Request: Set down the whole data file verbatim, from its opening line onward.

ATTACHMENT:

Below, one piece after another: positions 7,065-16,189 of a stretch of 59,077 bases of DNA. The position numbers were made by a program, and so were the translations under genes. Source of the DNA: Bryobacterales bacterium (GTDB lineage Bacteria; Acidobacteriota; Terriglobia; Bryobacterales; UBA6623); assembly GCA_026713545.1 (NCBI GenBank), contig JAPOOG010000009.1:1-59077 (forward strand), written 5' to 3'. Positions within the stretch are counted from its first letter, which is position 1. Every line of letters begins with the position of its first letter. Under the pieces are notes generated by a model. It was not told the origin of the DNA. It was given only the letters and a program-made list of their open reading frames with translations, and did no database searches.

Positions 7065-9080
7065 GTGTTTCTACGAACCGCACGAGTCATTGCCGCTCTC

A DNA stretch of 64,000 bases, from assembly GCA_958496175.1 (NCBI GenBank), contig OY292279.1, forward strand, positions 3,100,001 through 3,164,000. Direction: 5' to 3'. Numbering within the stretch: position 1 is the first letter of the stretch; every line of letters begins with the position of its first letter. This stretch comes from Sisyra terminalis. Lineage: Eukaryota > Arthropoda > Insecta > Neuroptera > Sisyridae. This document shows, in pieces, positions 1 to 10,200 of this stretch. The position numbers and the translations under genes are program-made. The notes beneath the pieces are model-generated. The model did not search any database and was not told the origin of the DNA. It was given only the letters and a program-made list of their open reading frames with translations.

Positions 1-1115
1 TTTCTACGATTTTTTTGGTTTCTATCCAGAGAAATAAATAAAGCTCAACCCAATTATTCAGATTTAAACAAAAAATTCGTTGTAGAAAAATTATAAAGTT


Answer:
Below, one piece after another: positions 7,065-16,189 of a stretch of 59,077 bases of DNA. The position numbers were made by a program, and so were the translations under genes. Source of the DNA: Bryobacterales bacterium (GTDB lineage Bacteria; Acidobacteriota; Terriglobia; Bryobacterales; UBA6623); assembly GCA_026713545.1 (NCBI GenBank), contig JAPOOG010000009.1:1-59077 (forward strand), written 5' to 3'. Positions within the stretch are counted from its first letter, which is position 1. Every line of letters begins with the position of its first letter. Under the pieces are notes generated by a model. It was not told the origin of the DNA. It was given only the letters and a program-made list of their open reading frames with translations, and did no database searches.

Positions 7065-9080
7065 GTGTTTCTACGAACCGCACGAGTCATTGCCGCTCTC

A DNA stretch of 64,000 bases, from assembly GCA_958496175.1 (NCBI GenBank), contig OY292279.1, forward strand, positions 3,100,001 through 3,164,000. Direction: 5' to 3'. Numbering within the stretch: position 1 is the first letter of the stretch; every line of letters begins with the position of its first letter. This stretch comes from Sisyra terminalis. Lineage: Eukaryota > Arthropoda > Insecta > Neuroptera > Sisyridae. This document shows, in pieces, positions 1 to 10,200 of this stretch. The position numbers and the translations under genes are program-made. The notes beneath the pieces are model-generated. The model did not search any database and was not told the origin of the DNA. It was given only the letters and a program-made list of their open reading frames with translations.

Positions 1-1115
1 TTTCTACGATTTTTTTGGTTTCTATCCAGAGAAATAAATAAAGCTCAACCCAATTATTCAGATTTAAACAAAAAATTCGTTGTAGAAAAATTATAAAGTT